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Pearl Talk Causes Confusion On The Eve Of The Tourney

What’s changed?

That’s the question Tennessee fans need to be asking this morning.  Well, that and why has athletic director Mike Hamilton breathed life into the Bruce Pearl controversy in the hours leading up to the NCAA Tournament?

In September, UT officials and Pearl came clean about a number of secondary violations and one very big major violation — lying to NCAA investigators.  That’s the greatest sin when it comes to the NCAA and Pearl committed it.

Still, Tennessee officials said that they would stand by their coach.  They hit him in the wallet.  They took him off the road in recruiting.  And they held their ground when America’s media screamed, “Everyone else would have fired their coach!”  (Everyone but Ohio State, apparently.)

Then SEC commissioner Mike Slive stepped in and handed down an 8-game suspension which was taken — by all but the most rabid UT fans — as a sign that the commish was trying to help UT by beating the NCAA to its punishment punch.  Ask ESPN’s Jay Bilas how he viewed the SEC’s preemptive strike.

For the most part, Tennessee and Hamilton took a beating in the press from September to January.  All the while, Hamilton kept saying that the Vols wanted to keep Pearl as long as “there aren’t any major violations we’re unaware of.”

In February, the NCAA’s letter of allegations arrived and it included something that had not been leaked to the media: Pearl and assistant Tony Jones were accused of violating the bump rule with a high school prospect.  Pearl lost favor — it seems — by not telling his bosses about the possible violation.  (And whether he thought it was a violation or not, when you dig a hole so deep that your bosses are taking heat just for keeping you… you report anything and everything to those people who’ve stuck out their necks for you.)

But here’s the odd part: UT found out about the bump violation — from the NCAA — in November.  Yet they continued to stand by Pearl right up until January.  And no one gave any indication of a change in attitude until Hamilton’s interview ran on Knoxville radio yesterday afternoon.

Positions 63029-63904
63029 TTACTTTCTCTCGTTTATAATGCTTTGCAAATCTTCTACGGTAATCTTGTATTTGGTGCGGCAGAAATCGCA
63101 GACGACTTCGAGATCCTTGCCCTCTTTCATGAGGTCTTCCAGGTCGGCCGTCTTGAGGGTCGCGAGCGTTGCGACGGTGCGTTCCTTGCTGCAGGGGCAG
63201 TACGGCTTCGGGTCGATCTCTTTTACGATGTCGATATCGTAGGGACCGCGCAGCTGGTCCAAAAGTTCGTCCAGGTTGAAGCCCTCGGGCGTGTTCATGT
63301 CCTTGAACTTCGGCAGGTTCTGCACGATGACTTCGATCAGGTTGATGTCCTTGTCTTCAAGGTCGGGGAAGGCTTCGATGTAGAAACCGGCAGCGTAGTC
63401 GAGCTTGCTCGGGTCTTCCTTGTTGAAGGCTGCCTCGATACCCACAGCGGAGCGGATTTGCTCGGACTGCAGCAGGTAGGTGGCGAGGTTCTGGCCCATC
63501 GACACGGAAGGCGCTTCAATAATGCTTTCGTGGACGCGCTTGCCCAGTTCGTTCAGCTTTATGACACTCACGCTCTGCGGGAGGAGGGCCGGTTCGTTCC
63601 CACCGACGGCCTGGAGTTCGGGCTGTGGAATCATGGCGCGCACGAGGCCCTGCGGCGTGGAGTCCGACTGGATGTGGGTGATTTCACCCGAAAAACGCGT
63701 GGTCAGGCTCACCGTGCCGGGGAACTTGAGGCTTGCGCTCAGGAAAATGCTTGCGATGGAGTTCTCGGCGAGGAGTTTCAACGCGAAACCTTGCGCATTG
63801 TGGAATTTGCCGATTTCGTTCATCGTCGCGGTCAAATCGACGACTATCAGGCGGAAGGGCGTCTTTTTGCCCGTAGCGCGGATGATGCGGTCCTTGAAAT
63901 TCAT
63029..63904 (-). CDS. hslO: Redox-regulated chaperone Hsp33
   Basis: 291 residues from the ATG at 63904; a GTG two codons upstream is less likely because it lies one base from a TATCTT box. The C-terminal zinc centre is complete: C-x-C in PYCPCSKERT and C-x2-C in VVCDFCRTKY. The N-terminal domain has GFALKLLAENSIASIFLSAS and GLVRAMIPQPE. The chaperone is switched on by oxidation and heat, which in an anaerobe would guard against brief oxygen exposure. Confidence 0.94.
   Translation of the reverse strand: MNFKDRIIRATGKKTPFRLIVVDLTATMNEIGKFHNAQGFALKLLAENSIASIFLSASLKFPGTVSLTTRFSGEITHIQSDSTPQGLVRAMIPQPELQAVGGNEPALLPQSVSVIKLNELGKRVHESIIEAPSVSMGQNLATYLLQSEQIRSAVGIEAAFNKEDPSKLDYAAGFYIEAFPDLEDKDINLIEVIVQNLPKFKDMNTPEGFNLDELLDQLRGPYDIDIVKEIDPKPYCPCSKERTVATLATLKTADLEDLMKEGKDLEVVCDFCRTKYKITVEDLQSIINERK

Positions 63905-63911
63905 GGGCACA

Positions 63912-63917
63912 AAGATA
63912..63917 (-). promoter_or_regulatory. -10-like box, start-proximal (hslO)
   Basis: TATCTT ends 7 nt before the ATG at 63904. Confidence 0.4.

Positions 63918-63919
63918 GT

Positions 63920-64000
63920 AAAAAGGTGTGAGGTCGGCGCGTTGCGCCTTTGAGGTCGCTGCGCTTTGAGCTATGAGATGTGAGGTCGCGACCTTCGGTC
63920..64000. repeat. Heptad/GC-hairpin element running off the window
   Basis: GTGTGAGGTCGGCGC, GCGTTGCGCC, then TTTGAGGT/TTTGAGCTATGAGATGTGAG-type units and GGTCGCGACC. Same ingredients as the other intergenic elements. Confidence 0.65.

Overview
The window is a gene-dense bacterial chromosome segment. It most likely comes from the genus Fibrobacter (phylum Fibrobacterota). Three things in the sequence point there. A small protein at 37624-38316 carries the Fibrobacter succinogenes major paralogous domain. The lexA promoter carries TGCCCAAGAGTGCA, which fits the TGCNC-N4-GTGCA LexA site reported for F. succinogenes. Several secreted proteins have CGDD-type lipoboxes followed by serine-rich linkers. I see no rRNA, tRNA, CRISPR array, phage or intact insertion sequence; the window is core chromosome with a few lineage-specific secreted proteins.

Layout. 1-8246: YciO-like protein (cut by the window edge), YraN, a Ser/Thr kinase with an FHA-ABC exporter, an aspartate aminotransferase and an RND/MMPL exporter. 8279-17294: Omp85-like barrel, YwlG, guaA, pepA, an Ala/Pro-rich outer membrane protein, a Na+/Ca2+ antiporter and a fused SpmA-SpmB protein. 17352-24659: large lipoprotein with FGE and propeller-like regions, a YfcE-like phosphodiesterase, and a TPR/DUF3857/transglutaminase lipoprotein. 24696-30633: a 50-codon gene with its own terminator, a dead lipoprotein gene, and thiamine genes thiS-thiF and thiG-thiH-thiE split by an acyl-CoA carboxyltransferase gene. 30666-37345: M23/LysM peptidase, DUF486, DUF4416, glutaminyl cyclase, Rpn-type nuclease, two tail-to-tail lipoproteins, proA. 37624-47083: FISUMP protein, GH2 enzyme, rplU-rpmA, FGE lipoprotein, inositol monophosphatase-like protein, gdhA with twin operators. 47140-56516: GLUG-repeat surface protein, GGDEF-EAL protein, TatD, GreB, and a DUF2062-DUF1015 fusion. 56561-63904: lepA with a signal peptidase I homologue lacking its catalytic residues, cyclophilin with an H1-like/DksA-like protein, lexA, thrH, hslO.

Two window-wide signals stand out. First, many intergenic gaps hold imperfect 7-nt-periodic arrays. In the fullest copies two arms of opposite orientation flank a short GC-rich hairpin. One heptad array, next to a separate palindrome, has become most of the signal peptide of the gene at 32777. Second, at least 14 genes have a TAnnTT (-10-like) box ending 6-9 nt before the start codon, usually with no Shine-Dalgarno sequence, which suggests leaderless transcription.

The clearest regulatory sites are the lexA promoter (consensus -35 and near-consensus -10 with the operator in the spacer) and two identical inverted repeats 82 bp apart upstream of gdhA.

(That report set several wheels in motion, by the way.  First, it crushed our servers and will force us to upgrade — again — which is a nice problem to have.  Second, Twitter was abuzz with news last night.’s Chris Low went on a Nashville radio show and said basically that the writing is on the wall with Pearl.  That was translated into “Pearl is out at the end of the year” on Twitter.  He might be, but Low, apparently, isn’t flat-out saying that.)

So why would Hamilton and Tennessee change their stance on Pearl, no longer offering him a contract as they had in November and December?

Here are a few possible reasons:

1.  Wins and losses matter.  If Pearl’s record were no better than predecessor Buzz Peterson’s he’d have been out in September.  Is it not then a possibility that some of Pearl’s base has eroded as he’s gone through his worst and most disappointing season as Vol coach?  Hard to imagine UT doing a 180 if the Vols were a #1 seed right now.

2.  Bad publicity matters.  Perhaps the grind of the University of Tennessee being smacked around in the national media has finally taken a toll.  If not on Hamilton and the UT administration, then on some of the school’s powerful alumni.  Men and women who love the school — not just the basketball program, but the school — probably haven’t liked hearing talking head after talking head running down their alma mater. 

3.  The NCAA penalties matter.  Ah.  This might just be the biggest issue.  Since the Vols stated so publicly in September that they would stand by their man, Dana O’Neil of did the research and found that 19 out of 20 people hit with unethical conduct charges were slapped with two-year “show cause” bans by the NCAA.  The 20th person was already out of coaching.  In all 20 cases, the person lost his job.  And in all 20 cases the person had lied or asked others to lie to the NCAA.

Pearl is accused of doing both.  And if the NCAA wants to hit him with a show cause ban, they can force Tennessee to fire him by dropping a multi-year suspension on him.  No program can stay afloat with an interim coach for two or more years.

Interestingly, O’Neil’s report came out in February. 

Let’s see.  Last public statements in support of Pearl in January… “show cause” report in February… UT announces its decision to reevaluate Pearl’s status at year’s end in March. 

It could be that Hamilton and Tennessee don’t like the tea leaves their reading.  If the NCAA slaps Pearl with a multi-year suspension, that verdict would likely fall sometime between July (if extremely rushed) or October.  As UT’s AD said in his interview, the desire to avoid a late-game coaching search does weigh into things.

It’s also possible — as we said at the time — that Tennessee only angered the NCAA by sticking with Pearl so steadfastly back in September.  Might word have gotten back to UT officials that the NCAA would go easier on the school if it would just cut ties with its coach?

As for the timing, perhaps Hamilton and UT are trying to prepare the Vol fanbase for what could go from a “we’ve got your back” position to a “pack your bags” position when the tourney ends.

Either way, Pearl was “caught off-guard” by Hamilton’s comments.  Now his team has a new distraction heading into tomorrow’s game with Michigan.  And if you’ve seen Tennessee play this year, you know that it’s not a team that needs any additional distractions.



  1. [...] has reported that Hamilton didn’t know about that violation until notified by the NCAA in November. [...]

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